- Tim’s Bio
- About BYOT
- The Building Blocks for Personalized Learning – ASCD 2016
- Mobilize Me! Engaging Digital Age Learners
- The Quest for the Magic App
- Avatar Me! Designing Virtual Communities of Practice
- BYOT = Bring Your Own “Thinking”
- Communication with Twitter
- BYOT to Engage Learners
- Engage Me with BYOT!
- Teaching the 4 C’s in BYOT
- Unleashing the NETS•S with BYOT
- Introduction to Learning with BYOT
- The First Five Days of School with BYOT
- BYOT in Learning Communities
Posts Tagged byot lessons
This is Day 2 of a series of posts this week to provide strategies for the first week of school in a Bring Your Own Technology (BYOT) classroom. I know that the suggested activities are not the only things you are completing each day; these are just my ideas for setting the stage for an effective BYOT implementation.
Scenario: On the second day of BYOT, more students usually remember to bring their technology tools to school, and the teacher will want to provide time for those students to share out about their devices, too. At this point, I remembered that the teacher should also share out about his/her favorite technology tool! Of course, the students can always add additional information to the class wiki that was designed yesterday to collaborate in describing the ways they can learn with their devices. The teacher has already discussed the responsible use of technology tools, but it should consistently be modeled, expected, and reinforced. Students quickly grasp the technical aspects of BYOT, and then they turn to their teacher expecting something more. They want guidance in how they use their technology for learning in ways that are relevant and authentic.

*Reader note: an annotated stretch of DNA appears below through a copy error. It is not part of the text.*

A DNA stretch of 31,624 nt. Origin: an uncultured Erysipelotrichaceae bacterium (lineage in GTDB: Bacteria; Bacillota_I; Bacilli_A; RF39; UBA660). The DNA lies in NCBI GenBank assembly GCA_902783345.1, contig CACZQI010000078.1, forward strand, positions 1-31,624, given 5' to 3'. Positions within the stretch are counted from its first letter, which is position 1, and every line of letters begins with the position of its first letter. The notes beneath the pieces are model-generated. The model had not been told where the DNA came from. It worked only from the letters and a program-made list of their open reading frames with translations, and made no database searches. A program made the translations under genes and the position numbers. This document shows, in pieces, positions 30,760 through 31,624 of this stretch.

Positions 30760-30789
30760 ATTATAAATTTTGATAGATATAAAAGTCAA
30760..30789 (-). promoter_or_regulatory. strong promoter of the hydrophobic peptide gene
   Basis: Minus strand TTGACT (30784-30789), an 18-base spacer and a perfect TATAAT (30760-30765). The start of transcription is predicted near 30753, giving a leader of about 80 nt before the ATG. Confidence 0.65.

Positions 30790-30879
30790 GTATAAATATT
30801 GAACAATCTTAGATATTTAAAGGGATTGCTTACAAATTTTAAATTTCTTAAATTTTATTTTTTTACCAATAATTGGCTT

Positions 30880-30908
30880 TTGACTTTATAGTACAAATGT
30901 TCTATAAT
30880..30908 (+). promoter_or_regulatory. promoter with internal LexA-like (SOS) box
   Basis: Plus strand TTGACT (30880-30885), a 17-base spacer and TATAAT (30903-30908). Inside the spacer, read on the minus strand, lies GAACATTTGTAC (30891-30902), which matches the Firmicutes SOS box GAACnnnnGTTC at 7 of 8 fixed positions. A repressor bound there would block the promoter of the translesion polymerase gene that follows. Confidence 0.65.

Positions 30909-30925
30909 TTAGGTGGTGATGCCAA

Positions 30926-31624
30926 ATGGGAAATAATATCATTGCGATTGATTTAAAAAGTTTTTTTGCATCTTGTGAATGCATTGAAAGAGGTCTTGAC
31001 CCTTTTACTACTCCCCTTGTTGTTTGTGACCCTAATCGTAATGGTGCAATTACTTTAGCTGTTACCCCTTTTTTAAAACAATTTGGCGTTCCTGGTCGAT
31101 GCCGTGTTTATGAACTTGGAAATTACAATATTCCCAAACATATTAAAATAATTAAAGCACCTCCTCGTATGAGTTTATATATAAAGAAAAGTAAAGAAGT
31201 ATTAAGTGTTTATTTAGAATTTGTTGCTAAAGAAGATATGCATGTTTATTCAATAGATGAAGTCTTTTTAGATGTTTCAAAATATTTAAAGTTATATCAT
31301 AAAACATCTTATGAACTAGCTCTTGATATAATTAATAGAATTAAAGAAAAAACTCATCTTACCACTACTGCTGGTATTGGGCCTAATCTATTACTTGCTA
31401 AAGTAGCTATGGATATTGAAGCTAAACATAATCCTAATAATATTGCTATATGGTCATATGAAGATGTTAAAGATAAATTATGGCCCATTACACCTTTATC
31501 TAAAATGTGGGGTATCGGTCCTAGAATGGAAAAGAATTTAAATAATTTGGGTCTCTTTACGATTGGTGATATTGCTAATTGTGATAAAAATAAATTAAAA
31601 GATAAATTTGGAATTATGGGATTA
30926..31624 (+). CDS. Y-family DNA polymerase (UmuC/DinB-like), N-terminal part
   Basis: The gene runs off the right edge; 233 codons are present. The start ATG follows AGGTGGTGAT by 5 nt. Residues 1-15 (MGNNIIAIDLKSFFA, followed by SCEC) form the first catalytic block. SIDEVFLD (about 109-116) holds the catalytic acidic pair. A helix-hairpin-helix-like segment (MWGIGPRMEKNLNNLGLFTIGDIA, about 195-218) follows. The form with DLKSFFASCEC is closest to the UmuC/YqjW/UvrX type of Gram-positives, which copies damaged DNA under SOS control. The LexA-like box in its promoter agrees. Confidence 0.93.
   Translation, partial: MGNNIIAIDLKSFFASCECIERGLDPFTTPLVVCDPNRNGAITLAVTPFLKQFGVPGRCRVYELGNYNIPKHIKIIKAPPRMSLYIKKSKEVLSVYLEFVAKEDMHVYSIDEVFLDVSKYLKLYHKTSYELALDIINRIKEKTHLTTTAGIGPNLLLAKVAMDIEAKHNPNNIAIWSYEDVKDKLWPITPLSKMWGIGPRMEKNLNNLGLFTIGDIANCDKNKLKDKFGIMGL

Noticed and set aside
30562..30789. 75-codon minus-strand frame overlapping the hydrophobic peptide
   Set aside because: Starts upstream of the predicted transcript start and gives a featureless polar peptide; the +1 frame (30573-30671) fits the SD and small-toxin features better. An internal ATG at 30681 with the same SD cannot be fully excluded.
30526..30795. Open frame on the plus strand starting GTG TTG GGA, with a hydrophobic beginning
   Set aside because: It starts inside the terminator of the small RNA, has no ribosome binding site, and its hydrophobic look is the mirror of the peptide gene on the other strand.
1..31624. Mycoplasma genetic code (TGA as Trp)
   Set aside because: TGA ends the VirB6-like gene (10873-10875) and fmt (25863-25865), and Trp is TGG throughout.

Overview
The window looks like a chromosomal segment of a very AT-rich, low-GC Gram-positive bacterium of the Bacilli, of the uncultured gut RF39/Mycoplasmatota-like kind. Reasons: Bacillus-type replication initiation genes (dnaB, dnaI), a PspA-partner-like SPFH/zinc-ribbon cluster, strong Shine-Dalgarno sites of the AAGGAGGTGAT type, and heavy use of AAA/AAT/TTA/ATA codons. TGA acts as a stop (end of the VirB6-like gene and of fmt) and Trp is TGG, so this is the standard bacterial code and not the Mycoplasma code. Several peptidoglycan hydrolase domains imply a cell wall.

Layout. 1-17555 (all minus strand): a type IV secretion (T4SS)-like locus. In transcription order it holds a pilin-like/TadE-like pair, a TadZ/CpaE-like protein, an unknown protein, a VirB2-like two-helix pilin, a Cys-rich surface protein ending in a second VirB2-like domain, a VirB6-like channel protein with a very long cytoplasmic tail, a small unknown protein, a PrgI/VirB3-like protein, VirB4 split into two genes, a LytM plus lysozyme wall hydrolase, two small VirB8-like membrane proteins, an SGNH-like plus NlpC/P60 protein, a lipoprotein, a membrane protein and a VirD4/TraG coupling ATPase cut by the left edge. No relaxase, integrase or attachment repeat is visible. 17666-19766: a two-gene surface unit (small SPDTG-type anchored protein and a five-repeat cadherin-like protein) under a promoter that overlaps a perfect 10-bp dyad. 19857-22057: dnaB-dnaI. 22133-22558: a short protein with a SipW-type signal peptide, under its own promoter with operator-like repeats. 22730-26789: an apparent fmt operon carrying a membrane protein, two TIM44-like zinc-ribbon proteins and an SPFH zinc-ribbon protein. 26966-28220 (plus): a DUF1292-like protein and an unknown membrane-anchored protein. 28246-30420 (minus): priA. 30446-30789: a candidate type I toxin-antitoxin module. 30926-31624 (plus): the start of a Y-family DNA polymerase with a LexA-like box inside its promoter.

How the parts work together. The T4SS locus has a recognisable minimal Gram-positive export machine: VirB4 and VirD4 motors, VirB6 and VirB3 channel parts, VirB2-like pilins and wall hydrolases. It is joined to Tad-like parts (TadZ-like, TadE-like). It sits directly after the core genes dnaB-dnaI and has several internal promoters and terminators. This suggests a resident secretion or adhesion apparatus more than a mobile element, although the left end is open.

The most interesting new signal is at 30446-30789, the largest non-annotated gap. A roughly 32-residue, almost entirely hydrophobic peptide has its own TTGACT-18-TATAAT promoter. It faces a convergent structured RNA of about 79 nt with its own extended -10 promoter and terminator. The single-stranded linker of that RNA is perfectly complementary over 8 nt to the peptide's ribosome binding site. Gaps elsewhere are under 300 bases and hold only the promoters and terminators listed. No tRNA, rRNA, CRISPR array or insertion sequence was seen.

My school district uses Bernajean Porter’s Grappling’s Spectrum of Technology Uses to differentiate among literacy, adapting, and transforming uses of technology. Literacy uses describe activities that are just about the technology, like learning to connect to the wifi network or sharing out about a favorite app. Adapting uses involve using tools to do the same types of assignments that students completed without technology like taking notes during a lecture. Transforming uses occur when students are constructing new learning experiences involving higher-level thinking that could not be completed without technology. This first week of school contains many literacy and adapting uses as the students learn how to work together in the BYOT classroom, but the ultimate goal is to progress to transforming uses of their devices. For a more in-depth exploration of this topic, read this post: Levels of Use in BYOT – Transforming Learning Experiences.
Activity – Engage the Students
Follow up yesterday’s activity in developing Our Responsible Use Guidelines within the class wiki by having the students work with partners or small groups to create comics that illustrate those guidelines. They can use the app Comic Touch Lite on iOS devices, or they can use software on the school’s technology or a similar app on their own Android tools. With this app, they can take a photo that represents or illustrates each guideline and write accompanying text in bubbles or captions to help tell the story of what is happening. In the BYOT classroom, always give the students the option to complete the activity in another way or to collaborate with others because of the differences among technology tools. Two of the major benefits of BYOT are that it encourages differentiation of assignments and collaborative work.
More schools continue to provide all of their students with email accounts, and this is an excellent practice to facilitate BYOT. Students under 13 can then complete projects and activities using apps on their devices and email their work to their teachers. The comics in this activity can be saved within the Photos on the iOS device and emailed to the teacher or another student. The student using the school’s technology (desktop/laptop) can then edit the wiki to insert the corresponding comics next to each guideline.